A bit further down the road Thaddaeus Ropac have transformed what I suppose was once a vast Georgian townhouse into a suite of display areas that are less rigidly routine and symmetrically severe than the typical clinical white cube gallery spaces.  Presumably the idea is to show potential buyers how their potential purchases might actually look once installed within the surrounds of their own homely abodes.  And for those with very large wallets and very large rooms, what could be nicer than to be able to own and display an old blackboard with some indecipherable chalk scribbles; a couple of glass vitrines full of caked lumps of fat and felt; and then have a wild coyote prowling around the guest room?  In fact there aren’t any actual live animals corralled here today but there is an impressive display of examples of just about all of the other characteristic props and signature gimmicks associated with the late great German mystic shaman and showman Joseph Beuys.  So, along with the items already mentioned, there’s one of those small wooden sleds; a large lump of basalt with a golden hare drawn on it; odd lumps of discarded industrial electrical equipment; and plenty of scraps of paper covered in arcane sketches and scribbles all hinting at offering the solutions to arcane mysteries of intellectual wonderment.  It’s easy enough to dismiss Beuys’ output as a load of pseudo-scientific mumbo-jumbo masquerading as quasi-spiritual nonsense but the artist very successfully kept a straight face when he was producing all this stuff and undoubtedly introduced a whole new kind of museological aesthetic to Modernism’s metaphorical methodology.  And there’s no questioning the seminal influence of his innovative stylings.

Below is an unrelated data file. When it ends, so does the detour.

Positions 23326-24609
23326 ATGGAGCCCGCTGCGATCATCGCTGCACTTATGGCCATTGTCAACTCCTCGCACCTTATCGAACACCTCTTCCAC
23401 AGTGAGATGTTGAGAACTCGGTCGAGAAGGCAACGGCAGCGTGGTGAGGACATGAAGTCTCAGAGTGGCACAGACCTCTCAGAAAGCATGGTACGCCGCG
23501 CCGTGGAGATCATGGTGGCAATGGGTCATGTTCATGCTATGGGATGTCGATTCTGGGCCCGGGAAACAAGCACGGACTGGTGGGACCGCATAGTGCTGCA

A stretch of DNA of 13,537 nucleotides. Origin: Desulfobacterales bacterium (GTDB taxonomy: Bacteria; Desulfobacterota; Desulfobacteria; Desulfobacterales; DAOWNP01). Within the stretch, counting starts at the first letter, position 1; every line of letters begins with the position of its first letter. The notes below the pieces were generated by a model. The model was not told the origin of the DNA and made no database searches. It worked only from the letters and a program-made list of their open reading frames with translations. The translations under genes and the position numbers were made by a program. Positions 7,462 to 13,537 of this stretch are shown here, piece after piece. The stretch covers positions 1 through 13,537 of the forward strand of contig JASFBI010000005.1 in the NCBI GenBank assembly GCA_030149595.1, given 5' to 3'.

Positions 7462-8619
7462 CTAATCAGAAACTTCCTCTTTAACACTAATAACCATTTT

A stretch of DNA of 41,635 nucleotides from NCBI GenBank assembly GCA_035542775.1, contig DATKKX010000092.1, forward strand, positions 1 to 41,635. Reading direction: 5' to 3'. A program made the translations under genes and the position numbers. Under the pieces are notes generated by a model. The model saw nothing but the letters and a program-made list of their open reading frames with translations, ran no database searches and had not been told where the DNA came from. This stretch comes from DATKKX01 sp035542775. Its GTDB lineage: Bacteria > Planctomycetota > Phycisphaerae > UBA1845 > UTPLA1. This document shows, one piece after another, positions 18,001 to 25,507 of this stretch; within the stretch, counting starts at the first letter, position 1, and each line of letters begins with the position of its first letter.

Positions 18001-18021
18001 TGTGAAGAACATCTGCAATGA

I suppose that Rose Wylie is another artist who’s devotedly dedicated her efforts to successfully developing a very distinctive, personal idiosyncratic style.  Not long ago she had a big show of paintings at the Serpentine Gallery and now there’s a whole load more of her works to be seen at David Zwirner.  Fans adore and venerate her faux naif cartoons as beautifully raw examples of a kind of free-flowing expressive creativity that comes from the unchained mind of an unfettered free spirit…or something like that.  Those who consider themselves to be sensitive to the more refined and subtle possibilities of sensory visual stimulation, however, are more likely to see her crude, crass, ugly and messy squeaks, squalls and yelps as a deliberate affront to the sophisticated forms and elegant compositions that, for most of art history, were considered to be the natural aims of the painter in pursuit of artistic excellence.  Being personally located within the neater, ever so slightly neurotic sector of the psychometric spectrum of personality profiles, rather than at the unbuttoned, wilder frayed irrational end, I find Wylie’s work appallingly, childishly awful and utterly without merit.  But I kind of think that perhaps that is the reaction she is hoping to evoke.  Indeed, far from reflecting the spontaneous outpourings of a guiless savant, her works strike me as being all too contrived and archly awkward – a thought rather confirmed by the fact that the display here also includes some of the preparatory drawings upon which the larger paintings are then based.  Clearly no attempt has been made to use the opportunity to correct any infelicities in the drawings when reproducing them as much larger-sized paintings – the artist apparently being happy just to see the horrors get bigger and brasher, all the better to irritate the grumpy traditionalists who favour some kind of order and balance and technical virtuosity above chaos and trivia and the celebration of cackhandedness.  It’s a situation perhaps best resolved by emitting one last harrumph and moving on to the D Contemporary Gallery situated next door where Luke M Walker is displaying a suite of rather more beguiling cityscapes.